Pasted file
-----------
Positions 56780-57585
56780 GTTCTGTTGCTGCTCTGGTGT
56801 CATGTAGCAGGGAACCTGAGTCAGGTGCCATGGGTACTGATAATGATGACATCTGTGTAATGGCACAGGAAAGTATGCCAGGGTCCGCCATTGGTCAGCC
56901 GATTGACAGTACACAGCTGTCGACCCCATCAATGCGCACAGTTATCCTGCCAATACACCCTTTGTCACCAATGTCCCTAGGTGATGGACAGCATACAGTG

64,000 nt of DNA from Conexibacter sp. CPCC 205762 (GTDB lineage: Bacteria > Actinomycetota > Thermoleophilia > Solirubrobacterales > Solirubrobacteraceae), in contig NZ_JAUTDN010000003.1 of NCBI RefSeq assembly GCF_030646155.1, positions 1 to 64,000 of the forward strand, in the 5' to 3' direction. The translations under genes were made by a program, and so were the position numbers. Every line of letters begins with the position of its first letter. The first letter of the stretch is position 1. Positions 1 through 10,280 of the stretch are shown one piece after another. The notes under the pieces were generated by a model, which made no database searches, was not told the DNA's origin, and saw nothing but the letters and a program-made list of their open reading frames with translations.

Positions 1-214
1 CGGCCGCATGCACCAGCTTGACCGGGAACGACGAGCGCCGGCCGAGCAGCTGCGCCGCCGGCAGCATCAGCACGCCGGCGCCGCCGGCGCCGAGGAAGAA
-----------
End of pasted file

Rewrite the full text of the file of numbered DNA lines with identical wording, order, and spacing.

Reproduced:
Positions 56780-57585
56780 GTTCTGTTGCTGCTCTGGTGT
56801 CATGTAGCAGGGAACCTGAGTCAGGTGCCATGGGTACTGATAATGATGACATCTGTGTAATGGCACAGGAAAGTATGCCAGGGTCCGCCATTGGTCAGCC
56901 GATTGACAGTACACAGCTGTCGACCCCATCAATGCGCACAGTTATCCTGCCAATACACCCTTTGTCACCAATGTCCCTAGGTGATGGACAGCATACAGTG

64,000 nt of DNA from Conexibacter sp. CPCC 205762 (GTDB lineage: Bacteria > Actinomycetota > Thermoleophilia > Solirubrobacterales > Solirubrobacteraceae), in contig NZ_JAUTDN010000003.1 of NCBI RefSeq assembly GCF_030646155.1, positions 1 to 64,000 of the forward strand, in the 5' to 3' direction. The translations under genes were made by a program, and so were the position numbers. Every line of letters begins with the position of its first letter. The first letter of the stretch is position 1. Positions 1 through 10,280 of the stretch are shown one piece after another. The notes under the pieces were generated by a model, which made no database searches, was not told the DNA's origin, and saw nothing but the letters and a program-made list of their open reading frames with translations.

Positions 1-214
1 CGGCCGCATGCACCAGCTTGACCGGGAACGACGAGCGCCGGCCGAGCAGCTGCGCCGCCGGCAGCATCAGCACGCCGGCGCCGCCGGCGCCGAGGAAGAA